Conversion Metrics: Measure Whether Your Site Keeps and Converts Customers - dummies

Conversion Metrics: Measure Whether Your Site Keeps and Converts Customers

Conversion metrics are among the most important indicators for measuring and monitoring the success of your Web site. When you measure conversions, you are looking at how many visitors actually purchase something, sign up, or take whatever action is appropriate on your Web site.

Industry-neutral average conversion rates hover around 3 percent. This means only 3 out of 100 visitors across all industries complete an intended action.

You can measure the conversion rates for your Web site and improve them by fine-tuning your site; every online business should watch these numbers and have Plan B ready in case key conversion rates suddenly plunge.

So what conversion rates should you measure? There are three basic processes that can be measured for conversion versus abandonment, and each depends largely on what your ultimate goal for your site is.

  • Activities that lead to an acquisition or conversion. The user makes a purchase or requests a service. This one is probably the easiest to measure because you know when it’s done and you have the money in hand. You can see the actual impact in your bottom line.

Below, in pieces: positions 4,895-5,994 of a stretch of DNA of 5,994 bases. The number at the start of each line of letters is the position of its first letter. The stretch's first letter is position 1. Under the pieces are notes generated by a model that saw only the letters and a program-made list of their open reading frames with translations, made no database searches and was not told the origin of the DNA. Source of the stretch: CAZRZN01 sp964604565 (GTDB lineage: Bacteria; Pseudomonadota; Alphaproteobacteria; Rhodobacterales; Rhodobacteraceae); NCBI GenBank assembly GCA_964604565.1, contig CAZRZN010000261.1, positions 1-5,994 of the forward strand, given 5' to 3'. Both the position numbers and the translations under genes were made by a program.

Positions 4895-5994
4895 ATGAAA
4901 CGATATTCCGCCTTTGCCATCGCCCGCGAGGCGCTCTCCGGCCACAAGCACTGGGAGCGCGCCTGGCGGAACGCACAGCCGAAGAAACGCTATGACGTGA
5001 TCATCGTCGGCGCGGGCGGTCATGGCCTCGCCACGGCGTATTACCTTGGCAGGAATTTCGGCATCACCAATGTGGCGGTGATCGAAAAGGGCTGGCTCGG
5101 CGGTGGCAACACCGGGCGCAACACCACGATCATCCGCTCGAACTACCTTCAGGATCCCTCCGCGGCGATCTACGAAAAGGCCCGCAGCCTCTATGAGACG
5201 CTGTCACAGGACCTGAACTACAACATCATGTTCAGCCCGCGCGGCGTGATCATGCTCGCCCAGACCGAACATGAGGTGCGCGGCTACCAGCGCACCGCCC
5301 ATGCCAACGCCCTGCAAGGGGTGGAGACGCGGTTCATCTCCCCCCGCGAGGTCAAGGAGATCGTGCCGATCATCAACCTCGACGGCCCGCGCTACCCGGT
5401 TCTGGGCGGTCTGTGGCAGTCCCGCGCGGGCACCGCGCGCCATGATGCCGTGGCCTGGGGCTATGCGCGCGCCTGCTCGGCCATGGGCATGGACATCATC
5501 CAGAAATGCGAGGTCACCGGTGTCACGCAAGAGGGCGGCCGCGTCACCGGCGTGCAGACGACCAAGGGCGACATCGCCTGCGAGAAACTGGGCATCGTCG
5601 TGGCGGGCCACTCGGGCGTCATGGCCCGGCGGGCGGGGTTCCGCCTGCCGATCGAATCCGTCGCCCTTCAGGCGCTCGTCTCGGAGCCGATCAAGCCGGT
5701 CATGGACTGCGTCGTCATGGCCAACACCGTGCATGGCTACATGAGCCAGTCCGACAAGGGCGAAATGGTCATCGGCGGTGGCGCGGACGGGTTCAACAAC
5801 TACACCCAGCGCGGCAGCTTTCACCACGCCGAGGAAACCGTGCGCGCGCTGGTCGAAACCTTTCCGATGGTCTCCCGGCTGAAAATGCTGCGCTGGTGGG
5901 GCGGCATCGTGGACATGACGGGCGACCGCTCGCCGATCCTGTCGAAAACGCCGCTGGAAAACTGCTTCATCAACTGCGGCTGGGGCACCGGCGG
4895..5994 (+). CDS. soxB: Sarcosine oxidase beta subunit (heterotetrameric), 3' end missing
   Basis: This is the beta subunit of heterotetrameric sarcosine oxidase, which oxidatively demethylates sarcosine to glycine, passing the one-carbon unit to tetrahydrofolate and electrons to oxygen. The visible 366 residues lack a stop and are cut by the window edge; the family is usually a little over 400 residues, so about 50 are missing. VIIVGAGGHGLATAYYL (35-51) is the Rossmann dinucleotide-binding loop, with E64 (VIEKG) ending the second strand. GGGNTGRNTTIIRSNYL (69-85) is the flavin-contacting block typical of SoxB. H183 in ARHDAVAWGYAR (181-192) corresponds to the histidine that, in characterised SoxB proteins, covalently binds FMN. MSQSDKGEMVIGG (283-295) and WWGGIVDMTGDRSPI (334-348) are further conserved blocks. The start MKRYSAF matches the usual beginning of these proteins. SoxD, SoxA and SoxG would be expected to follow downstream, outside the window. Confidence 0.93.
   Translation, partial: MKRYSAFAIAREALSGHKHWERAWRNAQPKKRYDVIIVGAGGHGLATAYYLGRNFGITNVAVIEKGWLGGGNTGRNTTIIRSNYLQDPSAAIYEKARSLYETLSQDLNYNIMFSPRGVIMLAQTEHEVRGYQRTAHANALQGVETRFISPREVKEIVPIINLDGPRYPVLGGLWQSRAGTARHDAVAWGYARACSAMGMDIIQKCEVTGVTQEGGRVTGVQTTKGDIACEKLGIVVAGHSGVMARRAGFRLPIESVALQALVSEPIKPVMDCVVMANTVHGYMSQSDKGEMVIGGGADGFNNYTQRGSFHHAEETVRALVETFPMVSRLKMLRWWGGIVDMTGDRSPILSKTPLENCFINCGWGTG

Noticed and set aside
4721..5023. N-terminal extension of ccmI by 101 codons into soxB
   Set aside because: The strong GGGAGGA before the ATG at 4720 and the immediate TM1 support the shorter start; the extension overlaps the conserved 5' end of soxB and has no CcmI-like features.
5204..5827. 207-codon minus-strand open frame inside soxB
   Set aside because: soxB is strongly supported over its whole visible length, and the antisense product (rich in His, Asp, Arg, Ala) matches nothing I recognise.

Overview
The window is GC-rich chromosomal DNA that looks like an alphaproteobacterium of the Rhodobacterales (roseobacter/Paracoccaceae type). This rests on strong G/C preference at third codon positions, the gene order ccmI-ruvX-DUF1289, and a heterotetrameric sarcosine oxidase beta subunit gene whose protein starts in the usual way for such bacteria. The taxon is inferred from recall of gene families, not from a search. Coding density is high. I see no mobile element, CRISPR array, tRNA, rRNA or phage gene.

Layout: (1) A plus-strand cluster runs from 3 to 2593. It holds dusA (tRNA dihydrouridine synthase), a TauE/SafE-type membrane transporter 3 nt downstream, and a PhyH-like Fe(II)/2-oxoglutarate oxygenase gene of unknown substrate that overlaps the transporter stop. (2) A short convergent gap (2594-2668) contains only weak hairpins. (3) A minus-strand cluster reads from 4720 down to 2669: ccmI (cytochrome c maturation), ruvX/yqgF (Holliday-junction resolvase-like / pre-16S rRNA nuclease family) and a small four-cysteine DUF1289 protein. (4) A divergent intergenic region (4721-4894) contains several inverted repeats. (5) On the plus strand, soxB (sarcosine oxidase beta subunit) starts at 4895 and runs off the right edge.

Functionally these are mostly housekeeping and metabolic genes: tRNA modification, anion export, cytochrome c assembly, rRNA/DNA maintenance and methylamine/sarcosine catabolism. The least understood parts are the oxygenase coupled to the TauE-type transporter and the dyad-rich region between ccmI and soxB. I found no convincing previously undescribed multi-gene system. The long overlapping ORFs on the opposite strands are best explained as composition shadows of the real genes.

• Activities that lead to gathering important data. The user fills out a form, signs up for a newsletter, or contacts you. You haven’t actually made a sale yet but you have more information about that user and probably also their permission to continue the business relationship. This might be the end in itself, or just a step along your conversion process.

  • Activities that direct visitors to information that reduces your operational costs. This one is trickier to measure because you’ll have to track multiple data points — how often someone accesses your FAQ or Help section, how many calls to your customer support group you’re receiving, how much those calls diminish after implementing a change aimed at giving greater support up front, or any other operational changes aimed at reducing overall cost.

Conversion also looks at abandonment — the ones who got away. Maybe they intended to complete an action but were frustrated during the process and bailed out.